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Cell Rep. 2016 Mar 15;14(10):2402-12. doi: 10.1016/j.celrep.2016.02.042. Epub 2016 Mar 3.

Dual and Opposing Roles of MicroRNA-124 in Epilepsy Are Mediated through Inflammatory and NRSF-Dependent Gene Networks.

Author information

1
Department of Pediatrics, University of California, Irvine, Irvine, CA 92697, USA; Department of Anatomy & Neurobiology, University of California, Irvine, Irvine, CA 92697, USA.
2
Department of Pediatrics, University of California, Irvine, Irvine, CA 92697, USA.
3
Department of Anatomy & Neurobiology, University of California, Irvine, Irvine, CA 92697, USA.
4
Department of Pediatrics, University of California, Irvine, Irvine, CA 92697, USA; Department of Anatomy & Neurobiology, University of California, Irvine, Irvine, CA 92697, USA; Department of Neurology, University of California, Irvine, Irvine, CA 92697, USA. Electronic address: tallie@uci.edu.

Abstract

Insult-provoked transformation of neuronal networks into epileptic ones involves multiple mechanisms. Intervention studies have identified both dysregulated inflammatory pathways and NRSF-mediated repression of crucial neuronal genes as contributors to epileptogenesis. However, it remains unclear how epilepsy-provoking insults (e.g., prolonged seizures) induce both inflammation and NRSF and whether common mechanisms exist. We examined miR-124 as a candidate dual regulator of NRSF and inflammatory pathways. Status epilepticus (SE) led to reduced miR-124 expression via SIRT1--and, in turn, miR-124 repression--via C/EBPα upregulated NRSF. We tested whether augmenting miR-124 after SE would abort epileptogenesis by preventing inflammation and NRSF upregulation. SE-sustaining animals developed epilepsy, but supplementing miR-124 did not modify epileptogenesis. Examining this result further, we found that synthetic miR-124 not only effectively blocked NRSF upregulation and rescued NRSF target genes, but also augmented microglia activation and inflammatory cytokines. Thus, miR-124 attenuates epileptogenesis via NRSF while promoting epilepsy via inflammation.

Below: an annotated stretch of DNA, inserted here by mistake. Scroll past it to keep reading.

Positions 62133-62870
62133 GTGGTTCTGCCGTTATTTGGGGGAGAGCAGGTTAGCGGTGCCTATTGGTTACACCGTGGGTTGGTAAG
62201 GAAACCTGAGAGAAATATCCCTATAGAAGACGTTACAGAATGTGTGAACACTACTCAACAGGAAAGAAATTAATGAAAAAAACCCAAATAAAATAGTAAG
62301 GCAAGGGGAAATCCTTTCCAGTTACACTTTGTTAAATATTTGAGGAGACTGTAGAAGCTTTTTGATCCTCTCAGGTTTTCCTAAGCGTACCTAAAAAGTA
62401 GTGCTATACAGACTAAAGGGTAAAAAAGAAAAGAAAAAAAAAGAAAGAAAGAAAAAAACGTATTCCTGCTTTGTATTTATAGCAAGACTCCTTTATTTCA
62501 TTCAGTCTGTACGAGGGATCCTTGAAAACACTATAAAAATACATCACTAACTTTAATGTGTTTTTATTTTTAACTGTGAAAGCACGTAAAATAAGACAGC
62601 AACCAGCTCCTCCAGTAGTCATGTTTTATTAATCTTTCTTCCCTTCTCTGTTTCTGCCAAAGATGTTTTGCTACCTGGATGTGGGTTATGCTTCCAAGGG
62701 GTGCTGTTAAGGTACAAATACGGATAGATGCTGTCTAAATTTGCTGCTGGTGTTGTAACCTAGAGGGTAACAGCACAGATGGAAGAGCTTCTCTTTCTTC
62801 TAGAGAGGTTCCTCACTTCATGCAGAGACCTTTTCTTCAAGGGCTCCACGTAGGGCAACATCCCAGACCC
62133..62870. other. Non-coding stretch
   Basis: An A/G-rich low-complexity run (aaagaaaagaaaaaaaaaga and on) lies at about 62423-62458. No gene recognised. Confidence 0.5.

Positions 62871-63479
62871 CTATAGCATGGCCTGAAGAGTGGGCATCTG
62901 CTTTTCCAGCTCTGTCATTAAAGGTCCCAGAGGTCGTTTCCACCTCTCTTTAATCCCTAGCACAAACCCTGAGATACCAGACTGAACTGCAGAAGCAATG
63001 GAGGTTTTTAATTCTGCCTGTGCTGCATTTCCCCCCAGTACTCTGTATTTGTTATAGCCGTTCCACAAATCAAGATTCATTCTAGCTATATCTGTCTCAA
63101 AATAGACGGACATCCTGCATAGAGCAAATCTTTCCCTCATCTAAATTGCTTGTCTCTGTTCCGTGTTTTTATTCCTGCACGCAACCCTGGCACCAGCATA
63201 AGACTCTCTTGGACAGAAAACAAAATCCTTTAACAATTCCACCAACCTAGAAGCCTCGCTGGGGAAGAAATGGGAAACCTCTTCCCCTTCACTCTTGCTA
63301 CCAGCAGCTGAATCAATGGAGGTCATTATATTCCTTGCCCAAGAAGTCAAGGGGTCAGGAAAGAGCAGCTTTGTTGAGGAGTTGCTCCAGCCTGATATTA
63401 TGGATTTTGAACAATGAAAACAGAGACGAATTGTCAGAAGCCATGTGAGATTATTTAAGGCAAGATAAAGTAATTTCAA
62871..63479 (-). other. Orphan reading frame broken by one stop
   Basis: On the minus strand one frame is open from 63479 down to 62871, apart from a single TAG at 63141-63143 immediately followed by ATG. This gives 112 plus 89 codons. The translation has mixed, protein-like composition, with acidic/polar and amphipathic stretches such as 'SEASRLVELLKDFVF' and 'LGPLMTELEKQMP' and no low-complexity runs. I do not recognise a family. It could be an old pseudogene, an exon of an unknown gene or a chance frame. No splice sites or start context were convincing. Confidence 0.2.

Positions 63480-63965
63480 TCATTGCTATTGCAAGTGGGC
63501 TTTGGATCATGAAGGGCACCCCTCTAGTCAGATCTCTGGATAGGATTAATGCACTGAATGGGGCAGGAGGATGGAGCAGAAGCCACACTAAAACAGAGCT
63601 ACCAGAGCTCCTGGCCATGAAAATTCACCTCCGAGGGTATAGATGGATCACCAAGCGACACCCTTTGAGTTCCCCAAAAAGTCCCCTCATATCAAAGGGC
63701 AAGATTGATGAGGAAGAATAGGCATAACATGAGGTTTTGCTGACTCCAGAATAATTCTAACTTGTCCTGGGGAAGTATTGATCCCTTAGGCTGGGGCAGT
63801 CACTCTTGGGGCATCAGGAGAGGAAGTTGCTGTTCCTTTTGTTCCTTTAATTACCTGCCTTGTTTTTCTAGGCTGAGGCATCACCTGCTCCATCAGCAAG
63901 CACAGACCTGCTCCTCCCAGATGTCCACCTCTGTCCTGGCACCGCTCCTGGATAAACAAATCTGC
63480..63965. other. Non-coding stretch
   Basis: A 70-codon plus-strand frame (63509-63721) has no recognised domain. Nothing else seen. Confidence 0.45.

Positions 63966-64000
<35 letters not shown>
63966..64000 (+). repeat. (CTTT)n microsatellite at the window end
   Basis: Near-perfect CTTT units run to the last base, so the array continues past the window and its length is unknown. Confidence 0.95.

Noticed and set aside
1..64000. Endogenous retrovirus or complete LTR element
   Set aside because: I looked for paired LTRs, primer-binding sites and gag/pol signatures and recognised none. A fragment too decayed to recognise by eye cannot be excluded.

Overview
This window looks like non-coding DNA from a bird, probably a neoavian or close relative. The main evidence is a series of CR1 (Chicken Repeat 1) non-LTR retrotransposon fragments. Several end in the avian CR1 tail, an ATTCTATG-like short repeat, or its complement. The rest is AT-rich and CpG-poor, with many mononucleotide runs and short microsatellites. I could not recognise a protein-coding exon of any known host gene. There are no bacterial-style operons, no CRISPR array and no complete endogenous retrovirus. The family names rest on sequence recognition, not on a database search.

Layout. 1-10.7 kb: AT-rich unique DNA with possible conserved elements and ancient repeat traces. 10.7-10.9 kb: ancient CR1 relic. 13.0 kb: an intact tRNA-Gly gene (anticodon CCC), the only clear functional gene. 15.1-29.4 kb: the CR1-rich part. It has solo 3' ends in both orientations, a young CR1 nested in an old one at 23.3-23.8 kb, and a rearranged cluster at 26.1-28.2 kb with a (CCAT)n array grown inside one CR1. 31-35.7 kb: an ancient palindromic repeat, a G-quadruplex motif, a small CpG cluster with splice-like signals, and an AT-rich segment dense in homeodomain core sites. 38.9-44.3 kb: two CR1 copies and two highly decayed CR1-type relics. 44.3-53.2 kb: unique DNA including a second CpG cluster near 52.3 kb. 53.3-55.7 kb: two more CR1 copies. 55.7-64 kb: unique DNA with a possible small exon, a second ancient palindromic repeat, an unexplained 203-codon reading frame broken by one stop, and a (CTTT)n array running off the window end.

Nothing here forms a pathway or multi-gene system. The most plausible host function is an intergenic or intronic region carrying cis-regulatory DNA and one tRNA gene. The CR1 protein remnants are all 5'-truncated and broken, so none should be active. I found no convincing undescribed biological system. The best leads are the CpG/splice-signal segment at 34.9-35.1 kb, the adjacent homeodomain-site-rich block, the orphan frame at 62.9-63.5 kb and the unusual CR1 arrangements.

PMID:
26947066
PMCID:
PMC4794429
DOI:
10.1016/j.celrep.2016.02.042
[Indexed for MEDLINE]
Free PMC Article

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